search

Cornell Botanic Gardens’ wins grant to make plant records accessible

Cornell Botanic Gardens has received a $192,000 grant upgrade and digitize its plant collections records. Above, a tagged magnolia tree at Cornell Botanic Gardens.

Cornell Botanic Gardens has received a $192,000 grant from the federal government’s Institute of Museum and Library Services in support of a $384,000 project to upgrade and digitize its plant collections records. The grant will enable the Botanic Gardens to transfer its plant records system to a more sophisticated database platform, to digitize tree health and pest management data, and to integrate plant records in a new website, making them widely accessible.

The new systems will enhance care and conservation of collections for which permanent, individual plant records are maintained. These include 10,078 plants and 3,400 trees. The upgrades will also make it easy to share these records with the widest possible audience.

While the Botanic Gardens’ records are accurate and up-to-date, the new digital platform will allow it to expand and enhance access to those records for collections stewardship, research and the benefit of the public. In addition, the upgrades support the Botanic Gardens’ strategic goal of raising awareness of critical relationships between plants and people and inspiring action to conserve biological and cultural diversity.

“Well-curated and accessible plant collections enhance the potential for people to appreciate and connect with plants,” said Christopher Dunn, the Elizabeth Newman Wilds Executive Director of Cornell Botanic Gardens. “Encouraging connection to the environment is critical in an era when we are increasingly detached from the natural world and climate change threatens biological and cultural diversity.”

The grant funds a 15-month project to enhance the botanic gardens’ collections database and digitize its Integrated Pest Management (IPM) and Tree Risk Assessment Program (TRAP). The plant records database will migrate to a system in which users can understand and map layers of data.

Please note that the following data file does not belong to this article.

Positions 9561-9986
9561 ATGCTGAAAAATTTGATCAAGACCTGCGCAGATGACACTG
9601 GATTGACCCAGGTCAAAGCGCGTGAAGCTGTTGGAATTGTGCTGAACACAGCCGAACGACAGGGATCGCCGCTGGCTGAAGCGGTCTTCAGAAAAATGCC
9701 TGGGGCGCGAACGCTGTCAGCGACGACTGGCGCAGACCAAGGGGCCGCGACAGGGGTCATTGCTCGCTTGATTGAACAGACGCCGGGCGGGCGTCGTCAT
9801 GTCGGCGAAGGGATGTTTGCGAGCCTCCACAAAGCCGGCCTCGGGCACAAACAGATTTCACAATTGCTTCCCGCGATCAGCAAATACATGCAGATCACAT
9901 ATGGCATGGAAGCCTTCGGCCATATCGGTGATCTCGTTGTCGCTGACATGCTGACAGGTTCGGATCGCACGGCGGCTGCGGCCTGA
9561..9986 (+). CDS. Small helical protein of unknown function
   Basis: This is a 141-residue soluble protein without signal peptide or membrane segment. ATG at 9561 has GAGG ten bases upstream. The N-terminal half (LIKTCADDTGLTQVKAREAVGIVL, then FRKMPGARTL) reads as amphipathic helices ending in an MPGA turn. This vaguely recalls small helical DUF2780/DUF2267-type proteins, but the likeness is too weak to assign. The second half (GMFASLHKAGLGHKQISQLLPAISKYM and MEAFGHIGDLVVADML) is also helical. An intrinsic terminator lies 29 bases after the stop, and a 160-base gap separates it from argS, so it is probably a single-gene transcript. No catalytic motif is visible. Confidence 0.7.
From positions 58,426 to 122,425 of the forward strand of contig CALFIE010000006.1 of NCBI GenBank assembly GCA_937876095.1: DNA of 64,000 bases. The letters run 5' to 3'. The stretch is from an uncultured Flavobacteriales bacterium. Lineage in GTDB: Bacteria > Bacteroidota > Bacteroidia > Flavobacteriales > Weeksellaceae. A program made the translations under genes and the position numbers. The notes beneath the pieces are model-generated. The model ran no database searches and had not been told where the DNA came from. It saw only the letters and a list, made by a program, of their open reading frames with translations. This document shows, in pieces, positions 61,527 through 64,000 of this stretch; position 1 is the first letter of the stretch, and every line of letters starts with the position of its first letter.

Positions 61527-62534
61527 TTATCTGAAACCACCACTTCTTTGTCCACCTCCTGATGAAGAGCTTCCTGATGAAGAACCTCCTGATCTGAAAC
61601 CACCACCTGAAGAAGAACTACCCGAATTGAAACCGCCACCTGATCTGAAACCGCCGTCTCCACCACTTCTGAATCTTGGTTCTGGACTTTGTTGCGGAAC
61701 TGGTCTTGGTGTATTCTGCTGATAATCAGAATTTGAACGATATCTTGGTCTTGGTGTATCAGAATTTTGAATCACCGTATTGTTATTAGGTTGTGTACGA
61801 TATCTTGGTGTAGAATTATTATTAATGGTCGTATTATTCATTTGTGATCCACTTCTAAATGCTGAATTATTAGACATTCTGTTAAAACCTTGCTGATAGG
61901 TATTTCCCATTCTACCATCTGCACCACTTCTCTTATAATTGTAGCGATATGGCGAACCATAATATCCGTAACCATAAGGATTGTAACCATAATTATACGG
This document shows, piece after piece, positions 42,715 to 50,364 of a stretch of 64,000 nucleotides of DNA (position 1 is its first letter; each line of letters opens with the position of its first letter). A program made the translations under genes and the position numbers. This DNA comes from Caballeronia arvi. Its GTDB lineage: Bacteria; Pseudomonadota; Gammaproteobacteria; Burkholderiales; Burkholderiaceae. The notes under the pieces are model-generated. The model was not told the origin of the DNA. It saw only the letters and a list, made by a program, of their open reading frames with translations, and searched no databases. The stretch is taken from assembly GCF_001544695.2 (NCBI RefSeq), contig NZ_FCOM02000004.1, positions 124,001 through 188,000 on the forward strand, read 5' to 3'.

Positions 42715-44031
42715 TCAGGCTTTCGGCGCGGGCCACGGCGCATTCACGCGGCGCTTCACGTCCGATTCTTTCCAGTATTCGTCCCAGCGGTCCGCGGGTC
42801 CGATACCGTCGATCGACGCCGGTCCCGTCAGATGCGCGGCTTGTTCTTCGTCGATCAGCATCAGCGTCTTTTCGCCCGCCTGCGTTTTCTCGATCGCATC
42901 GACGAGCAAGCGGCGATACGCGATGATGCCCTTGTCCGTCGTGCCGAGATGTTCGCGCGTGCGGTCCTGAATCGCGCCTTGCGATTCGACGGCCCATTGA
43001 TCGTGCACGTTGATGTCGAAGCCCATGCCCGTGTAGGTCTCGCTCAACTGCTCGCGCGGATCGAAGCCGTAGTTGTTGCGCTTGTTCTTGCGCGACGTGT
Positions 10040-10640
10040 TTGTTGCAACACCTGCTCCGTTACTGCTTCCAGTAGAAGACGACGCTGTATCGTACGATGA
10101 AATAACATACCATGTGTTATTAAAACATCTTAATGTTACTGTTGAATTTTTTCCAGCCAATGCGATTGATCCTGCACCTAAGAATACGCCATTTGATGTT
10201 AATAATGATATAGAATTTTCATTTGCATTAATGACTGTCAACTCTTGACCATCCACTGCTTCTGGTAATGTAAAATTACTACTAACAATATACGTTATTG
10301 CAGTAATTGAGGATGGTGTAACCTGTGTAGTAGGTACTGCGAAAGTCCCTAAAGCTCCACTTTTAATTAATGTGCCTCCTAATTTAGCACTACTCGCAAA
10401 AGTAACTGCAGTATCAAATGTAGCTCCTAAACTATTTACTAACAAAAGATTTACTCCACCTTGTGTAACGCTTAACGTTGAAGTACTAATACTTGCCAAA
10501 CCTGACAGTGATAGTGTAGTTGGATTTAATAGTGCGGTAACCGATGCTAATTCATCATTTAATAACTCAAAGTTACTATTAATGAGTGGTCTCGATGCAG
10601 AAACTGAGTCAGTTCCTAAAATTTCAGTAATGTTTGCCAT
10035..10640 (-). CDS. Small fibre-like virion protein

Plant stewardship and management will improve dramatically, as the new system provides for digital integration of pest and disease scouting records and tree risk assessments that are currently kept in paper logbooks. Further integration of plant, IPM and TRAP data with Cornell Botanic Gardens’ website will enable staff to easily access data and provides users with a portal to the Botanic Gardens’ plant collections for research, teaching and learning.

“As a result of this project, collection data will be accessible from mobile devices, available in real time, and mapped so that plants can be easily located, tracked and effectively managed,” Dunn said. “Enhanced accessibility of plant records benefits the 5,000 students, faculty and community learners who engage with us each year, and the more than 70,000 annual visitors to our gardens, arboretum and natural areas.”

The project could potentially serve as a model for horticulture research institutions, which face similar challenges in their stewardship efforts, said Thomas Björkman, chair of the Geneva Arboretum Association and professor of horticulture at the Cornell AgriTech campus in Geneva, New York.

“We’re watching this project with interest, as the tools and procedures being developed could greatly improve the management of our tree collection,” he said.

Migration of plant records and input of IPM and TRAP records to the new database platform is expected to be completed in early spring 2019, with detailed mapping work continuing through the project’s end in December 2019. Website integration should be completed by June 2019.

This article also appeared in the Cornell Chronicle.